On the flip side of the coin, ‘antique’ homes can also keep and increase their value over time if maintained properly. Historic homes are often located in desirable neighborhoods and have a unique charm that is unlike some new builds. So if you are up for the maintenance that comes along with one, you may find that you’re sitting on a nice nest egg in the end.
Condition: Another majorly influential factor in a home’s value is its condition. Has the home been taken care of or is it falling apart? Understandably the answer to this question has huge repercussions for the price of a home. One that hasn’t been maintained properly likely has even more problems than initially meets the eye – and they aren’t going to be cheap to fix, either. Especially if the home’s condition has been allowed to deteriorate over an extended period of time.
Upgrades: Some upgrades to your home, like finished basements and garage doors have shown to be better choices in terms of ROI for your home. So while it may be tempting to go after all your dream changes with the justification of resale on your mind, tread carefully. Some changes may very well pay for themselves in dollars, while others just do so in the comfort and happiness of your family.
No matter what you do, be sure to balance the value to you now with the value to you at the time of sale to know whether or not making that upgrade is the right choice.
The neighborhood and amenities: It’s not just your home that you’re going to be selling, it’s the neighborhood and community surrounding it as well. Is your home part of a neighborhood that has play areas for kids or walking trails for dogs? These are likely to increase the value.
Is your home the only one for miles? For some this may be a bonus, but for others the isolation can be tricky. You can also research crime trends, any planned infrastructure upgrades for the area, and if there’s a chance that your neighborhood could be further divided or built upon.
Energy efficiency: Going green is becoming an increasingly big priority for a growing portion of the population. This is not only because of the financial impact that it can have over the lifetime of a home, but also because people are trying to make an effort to reduce their carbon footprint.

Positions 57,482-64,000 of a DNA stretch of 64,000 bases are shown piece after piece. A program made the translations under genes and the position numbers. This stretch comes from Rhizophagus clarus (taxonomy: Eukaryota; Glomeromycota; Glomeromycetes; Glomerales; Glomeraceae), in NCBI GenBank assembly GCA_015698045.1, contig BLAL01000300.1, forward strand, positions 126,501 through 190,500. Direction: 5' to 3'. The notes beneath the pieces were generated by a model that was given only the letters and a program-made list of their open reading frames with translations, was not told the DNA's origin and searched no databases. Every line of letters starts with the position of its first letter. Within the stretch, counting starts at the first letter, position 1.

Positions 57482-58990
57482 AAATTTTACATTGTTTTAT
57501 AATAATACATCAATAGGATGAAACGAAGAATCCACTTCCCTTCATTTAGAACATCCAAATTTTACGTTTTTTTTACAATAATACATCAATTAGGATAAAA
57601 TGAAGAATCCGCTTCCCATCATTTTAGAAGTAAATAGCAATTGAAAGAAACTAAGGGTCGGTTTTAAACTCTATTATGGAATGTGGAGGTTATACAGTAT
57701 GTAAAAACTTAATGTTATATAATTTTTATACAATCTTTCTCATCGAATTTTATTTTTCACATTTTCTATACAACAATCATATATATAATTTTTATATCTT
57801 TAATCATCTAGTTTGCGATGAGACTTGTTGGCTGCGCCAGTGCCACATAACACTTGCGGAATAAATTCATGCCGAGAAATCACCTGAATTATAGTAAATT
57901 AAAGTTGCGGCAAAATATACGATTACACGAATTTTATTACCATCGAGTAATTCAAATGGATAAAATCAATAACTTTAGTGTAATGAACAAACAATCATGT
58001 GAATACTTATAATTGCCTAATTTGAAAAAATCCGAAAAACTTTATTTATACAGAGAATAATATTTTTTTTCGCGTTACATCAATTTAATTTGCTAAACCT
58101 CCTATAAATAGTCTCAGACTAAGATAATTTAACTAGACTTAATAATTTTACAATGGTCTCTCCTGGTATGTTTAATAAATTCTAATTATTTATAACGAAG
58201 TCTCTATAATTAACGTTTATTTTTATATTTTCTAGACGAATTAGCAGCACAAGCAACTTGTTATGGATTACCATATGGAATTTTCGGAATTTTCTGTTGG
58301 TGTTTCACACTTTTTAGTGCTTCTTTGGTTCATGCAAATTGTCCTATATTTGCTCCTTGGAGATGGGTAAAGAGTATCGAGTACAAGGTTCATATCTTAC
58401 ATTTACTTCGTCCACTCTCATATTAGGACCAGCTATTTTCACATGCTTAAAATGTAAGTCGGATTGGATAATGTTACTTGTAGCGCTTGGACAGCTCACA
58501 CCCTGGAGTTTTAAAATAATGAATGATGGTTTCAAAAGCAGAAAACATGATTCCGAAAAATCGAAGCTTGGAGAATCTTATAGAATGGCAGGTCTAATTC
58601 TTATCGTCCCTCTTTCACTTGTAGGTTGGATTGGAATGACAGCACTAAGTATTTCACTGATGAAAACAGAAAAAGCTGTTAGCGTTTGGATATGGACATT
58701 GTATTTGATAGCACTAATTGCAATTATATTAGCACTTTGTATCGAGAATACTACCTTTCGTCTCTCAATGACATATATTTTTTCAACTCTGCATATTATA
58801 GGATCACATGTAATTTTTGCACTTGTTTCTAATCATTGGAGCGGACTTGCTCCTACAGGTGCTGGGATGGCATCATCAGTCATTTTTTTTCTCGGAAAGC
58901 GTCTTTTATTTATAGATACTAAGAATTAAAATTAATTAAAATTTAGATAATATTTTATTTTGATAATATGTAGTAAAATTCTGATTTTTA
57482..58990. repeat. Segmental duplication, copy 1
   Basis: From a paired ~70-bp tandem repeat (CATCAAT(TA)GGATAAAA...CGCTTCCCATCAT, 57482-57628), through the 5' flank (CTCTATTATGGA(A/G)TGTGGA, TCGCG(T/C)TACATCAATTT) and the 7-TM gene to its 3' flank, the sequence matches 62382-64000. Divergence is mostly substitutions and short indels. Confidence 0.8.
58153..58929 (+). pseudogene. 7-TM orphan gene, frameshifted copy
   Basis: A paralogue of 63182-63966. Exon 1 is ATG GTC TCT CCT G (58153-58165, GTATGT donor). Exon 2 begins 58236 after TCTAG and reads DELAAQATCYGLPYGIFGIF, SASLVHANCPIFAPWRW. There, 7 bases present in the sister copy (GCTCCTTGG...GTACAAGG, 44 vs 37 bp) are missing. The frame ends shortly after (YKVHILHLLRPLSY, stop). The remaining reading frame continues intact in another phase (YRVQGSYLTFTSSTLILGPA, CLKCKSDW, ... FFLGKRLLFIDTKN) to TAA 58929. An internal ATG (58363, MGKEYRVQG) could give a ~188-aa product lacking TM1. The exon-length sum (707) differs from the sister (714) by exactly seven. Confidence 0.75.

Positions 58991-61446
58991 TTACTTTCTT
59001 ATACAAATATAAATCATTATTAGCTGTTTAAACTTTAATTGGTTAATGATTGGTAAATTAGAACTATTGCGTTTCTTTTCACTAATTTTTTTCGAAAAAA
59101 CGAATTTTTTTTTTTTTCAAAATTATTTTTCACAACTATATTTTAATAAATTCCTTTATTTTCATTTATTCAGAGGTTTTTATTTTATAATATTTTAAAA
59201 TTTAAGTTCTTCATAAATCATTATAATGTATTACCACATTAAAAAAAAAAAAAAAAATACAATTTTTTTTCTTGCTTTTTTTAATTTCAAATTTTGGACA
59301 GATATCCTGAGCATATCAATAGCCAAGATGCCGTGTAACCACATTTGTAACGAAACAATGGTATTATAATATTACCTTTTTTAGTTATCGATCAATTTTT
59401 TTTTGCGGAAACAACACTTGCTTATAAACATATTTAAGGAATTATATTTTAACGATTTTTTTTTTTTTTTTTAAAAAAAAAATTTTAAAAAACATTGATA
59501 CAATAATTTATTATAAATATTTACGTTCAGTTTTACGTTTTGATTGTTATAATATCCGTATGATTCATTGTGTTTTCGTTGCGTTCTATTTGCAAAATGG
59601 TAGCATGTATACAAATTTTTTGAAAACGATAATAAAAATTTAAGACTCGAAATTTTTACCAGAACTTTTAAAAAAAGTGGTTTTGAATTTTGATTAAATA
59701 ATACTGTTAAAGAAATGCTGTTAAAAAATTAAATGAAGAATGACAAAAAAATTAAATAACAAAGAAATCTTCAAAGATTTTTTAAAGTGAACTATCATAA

Depending on where you are, this could mean something as major as investing in solar power or as simple as energy efficient windows, doors, and appliances. Either way, taking steps to make your home running a little more efficiently is good news for you, its future owner, and the planet.
Unique characteristics: Sometimes cool or fun attributes can bring a huge amount of value to a home. Or sometimes they can have the opposite effect. If you’ve got an idea that could be considered a little different, it may not necessarily have the desired impact you’re hoping for when it comes time to sell.
Instead, it can be helpful to integrate fun quirks that can be attention grabbers that are easily adjusted for the need of the buyer. Take the color of your front door, for example. If you paint it a bright color, you may get more attention from prospective buyers; but it’s also something that can be quickly and easily changed if it’s not to the flavor of a new owner.
When you’re buying a home, the excitement can be almost uncontainable. And as such, it can be tempting to focus on what you are looking for right now, as opposed to what will be value in 10 or 15 years. This is why working with an experienced real estate agent can be helpful. They can provide a deeper understanding into market conditions and trends and help you to decide if apart from being the perfect house for right now only, if it’s the perfect house for a resale too.